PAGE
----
Dear Chairs Gilchrest and Lesser, Ranking Members Seminara and Case and the Honorable members of the Human Services Committee:
My name is Kim Forte, and I am a proud resident of Norwalk where I am raising my 7-year-old twins with my spouse Tina. I am here to testify in support of HB6617 and to share my and my spouse’s experience of experiencing discrimination based on our sexual orientation under fertility laws.
I identify as a queer, lesbian woman. I started trying to get pregnant at 40 shortly after I got engaged. By that point, I already qualified for fertility benefits under NY law because of my age. After my doctors put in the claim to my insurance company to begin the process, I was informed that because I failed to engage in heterosexual sexual relations for six months prior to seeking fertility treatments, I would not be covered by the benefit. I would need to prove my infertility by engaging in six months of self-pay intrauterine inseminations, something my doctors knew that given my age, would likely be unsuccessful. IVF had much higher success rates.
During this six mos. I fought to get health coverage knowing this application of the law was discriminatory. My cisgender, heterosexual friends around my age simply went into the doctor and said, we can’t get pregnant. And with those statements, they were able to receive immediate coverage for IVF treatment. We knew other gay couples who knew their sperm donors and went into doctors’ offices and pretended to be couples so they would automatically get to engage in IVF, skipping the need IUIs. We chose to have an anonymous donor so we couldn’t pretend.
My employer intervened and fought for my coverage. They even offered to expand our employee benefits and buy the coverage. The insurance company wouldn’t budge. During those six months, my spouse and I spent upwards of $20,000 dollars in health care costs to “prove” my infertility, but I cannot impart enough that the emotional costs of those six months outweighed our financial expenses. Putting aside the physical strain of the medication routine both oral and injectables, there are countless blood draws, sometimes several days per week for weeks at a time. And then there is the emotional toll of cycling from hope to disappointment every month. While undergoing IUIs, I suffered 2 unnecessary, painful miscarriages, one of which required me to go under anesthesia for a D&C. The other, which occurred at the end of my first trimester, sent me into a harmful short-term depression interfering with my family and work life. Despite our loss, we continued to try and ultimately, it was IVF that help make our family.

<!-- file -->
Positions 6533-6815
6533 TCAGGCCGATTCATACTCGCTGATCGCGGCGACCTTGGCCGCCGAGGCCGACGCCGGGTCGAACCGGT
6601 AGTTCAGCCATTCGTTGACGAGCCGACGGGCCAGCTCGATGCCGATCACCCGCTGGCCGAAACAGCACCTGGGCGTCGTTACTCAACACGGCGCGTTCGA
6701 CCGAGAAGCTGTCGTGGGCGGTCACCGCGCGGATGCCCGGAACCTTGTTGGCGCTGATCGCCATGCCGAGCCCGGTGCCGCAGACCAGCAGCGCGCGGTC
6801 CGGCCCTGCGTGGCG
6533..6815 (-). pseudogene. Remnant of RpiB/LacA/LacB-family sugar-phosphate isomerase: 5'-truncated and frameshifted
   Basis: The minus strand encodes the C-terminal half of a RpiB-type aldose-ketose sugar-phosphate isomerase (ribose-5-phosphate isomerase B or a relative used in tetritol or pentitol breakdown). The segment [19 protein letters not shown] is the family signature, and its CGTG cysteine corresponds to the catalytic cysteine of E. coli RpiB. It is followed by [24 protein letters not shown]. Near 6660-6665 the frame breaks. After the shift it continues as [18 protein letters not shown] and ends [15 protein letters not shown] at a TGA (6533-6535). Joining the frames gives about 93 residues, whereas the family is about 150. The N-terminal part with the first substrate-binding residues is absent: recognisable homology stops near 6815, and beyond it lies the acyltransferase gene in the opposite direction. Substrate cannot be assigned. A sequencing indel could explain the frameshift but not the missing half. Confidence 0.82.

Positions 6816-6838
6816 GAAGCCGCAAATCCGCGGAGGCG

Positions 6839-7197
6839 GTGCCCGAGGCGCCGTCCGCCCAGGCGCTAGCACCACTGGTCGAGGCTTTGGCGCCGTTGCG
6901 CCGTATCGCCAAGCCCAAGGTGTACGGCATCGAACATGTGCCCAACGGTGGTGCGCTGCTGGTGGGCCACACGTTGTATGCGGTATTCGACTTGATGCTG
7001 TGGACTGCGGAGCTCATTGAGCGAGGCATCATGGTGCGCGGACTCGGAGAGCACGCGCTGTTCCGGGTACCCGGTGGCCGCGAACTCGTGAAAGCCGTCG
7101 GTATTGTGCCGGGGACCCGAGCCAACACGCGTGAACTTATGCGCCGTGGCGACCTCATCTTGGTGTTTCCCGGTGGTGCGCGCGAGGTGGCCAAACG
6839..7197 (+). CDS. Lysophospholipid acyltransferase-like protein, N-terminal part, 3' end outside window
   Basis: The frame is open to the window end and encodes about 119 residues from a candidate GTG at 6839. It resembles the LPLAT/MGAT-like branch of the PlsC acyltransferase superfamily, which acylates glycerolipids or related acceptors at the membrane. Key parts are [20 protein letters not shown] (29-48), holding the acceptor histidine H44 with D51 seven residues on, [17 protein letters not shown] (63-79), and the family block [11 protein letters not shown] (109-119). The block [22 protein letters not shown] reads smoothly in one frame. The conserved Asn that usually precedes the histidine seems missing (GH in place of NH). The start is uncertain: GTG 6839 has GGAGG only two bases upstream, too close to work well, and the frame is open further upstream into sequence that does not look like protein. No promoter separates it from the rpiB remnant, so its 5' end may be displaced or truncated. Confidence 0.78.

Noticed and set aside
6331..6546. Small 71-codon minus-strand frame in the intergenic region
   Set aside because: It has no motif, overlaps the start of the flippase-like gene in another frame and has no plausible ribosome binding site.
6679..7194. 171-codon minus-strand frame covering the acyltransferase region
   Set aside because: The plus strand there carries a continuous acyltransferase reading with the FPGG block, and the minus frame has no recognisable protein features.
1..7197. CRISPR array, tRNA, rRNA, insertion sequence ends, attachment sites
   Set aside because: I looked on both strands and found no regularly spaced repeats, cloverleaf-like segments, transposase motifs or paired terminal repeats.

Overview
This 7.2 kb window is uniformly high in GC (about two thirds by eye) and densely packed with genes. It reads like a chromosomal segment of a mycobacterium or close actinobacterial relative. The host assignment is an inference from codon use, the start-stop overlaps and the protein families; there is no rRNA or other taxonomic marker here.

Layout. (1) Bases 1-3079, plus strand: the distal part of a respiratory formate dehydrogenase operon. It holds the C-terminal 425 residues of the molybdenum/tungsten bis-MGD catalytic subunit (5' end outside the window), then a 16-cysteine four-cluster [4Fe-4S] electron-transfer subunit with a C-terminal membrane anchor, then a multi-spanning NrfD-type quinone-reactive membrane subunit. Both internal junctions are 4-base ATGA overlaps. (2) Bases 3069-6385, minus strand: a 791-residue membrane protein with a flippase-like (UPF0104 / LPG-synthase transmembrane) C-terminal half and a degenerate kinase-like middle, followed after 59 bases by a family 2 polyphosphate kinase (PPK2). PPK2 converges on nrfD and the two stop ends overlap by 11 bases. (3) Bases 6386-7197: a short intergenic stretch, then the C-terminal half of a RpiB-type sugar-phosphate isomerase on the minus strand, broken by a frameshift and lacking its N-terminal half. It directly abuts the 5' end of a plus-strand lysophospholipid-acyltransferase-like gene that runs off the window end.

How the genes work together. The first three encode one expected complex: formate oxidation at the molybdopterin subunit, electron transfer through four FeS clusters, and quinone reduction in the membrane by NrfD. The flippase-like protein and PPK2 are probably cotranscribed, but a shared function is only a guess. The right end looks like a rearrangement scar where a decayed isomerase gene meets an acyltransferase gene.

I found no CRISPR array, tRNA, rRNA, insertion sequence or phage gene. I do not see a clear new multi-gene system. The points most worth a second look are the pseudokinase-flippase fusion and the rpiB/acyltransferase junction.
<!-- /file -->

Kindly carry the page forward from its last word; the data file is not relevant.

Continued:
As a member of a community that will greatly benefit from this law and someone who is living in a state trying to attract more residents to its towns, I believe that passing this law will attract people to our state. It will make it a state that invests in true equity and inclusion for single parents by choice regardless of orientation and gender identify and for LGBTQIA+ couples. Statistics show that 25% of Gen Z identify other than heterosexual and/or other than cisgender and in 10 years, they will be the largest workforce and consumer force in the nation. This is move toward equity and making CT a destination for that generation.
Dear Senator Lesser, Representative Gilchrest and distinguished members of the Human Services Committee,
My name is Matthew Blinstrubas, and I am the Executive Director Equality Connecticut, a grassroots organization that works to advance the rights, health, history, and culture of the LGBTQIA+ community in the state.
I am testifying in support of House Bill 6617 An Act Promoting Equity in Coverage for Fertility Care.
This bill allows equitable access to fertility care for Connecticut residents, enabling them to expand their families.
The existing fertility coverage statute, while a positive development to expand access to healthcare, is discriminatory towards the LGBTQIA+ community and single individuals seeking reproductive care as it only covers infertility for couples who are defined as suffering from “infertility,” defining “interfertility” based on a definition tied to heterosexual relationships.
This outdated definition needs to be updated, and HB 6617 aims to do just that by providing equal access to fertility services for all individuals, regardless of their sexual orientation or relationship status.
Connecticut has already made updates to other laws regarding modern family formation, and it’s time for the state’s fertility insurance regulations to follow suit.
HB 6617 aligns with the actions of private companies that acknowledge the significance of ensuring equal and inclusive access to fertility care, particularly for the LGBTQIA+ community.
Many Connecticut employers have already taken the initiative to provide comprehensive fertility care coverage for their employees voluntarily.
HB 6617 is a concreate step towards providing equitable access to fertility and reproductive healthcare for all, including those in the LGBTQIA+ community.
This legislation would guarantee that everyone has the medical care they need to build their families, regardless of their sexual orientation, or gender identity.
By removing barriers and promoting inclusivity, HB 6617 ensures that every individual has a chance to of start a family if they choose to do so.
Thank you so much.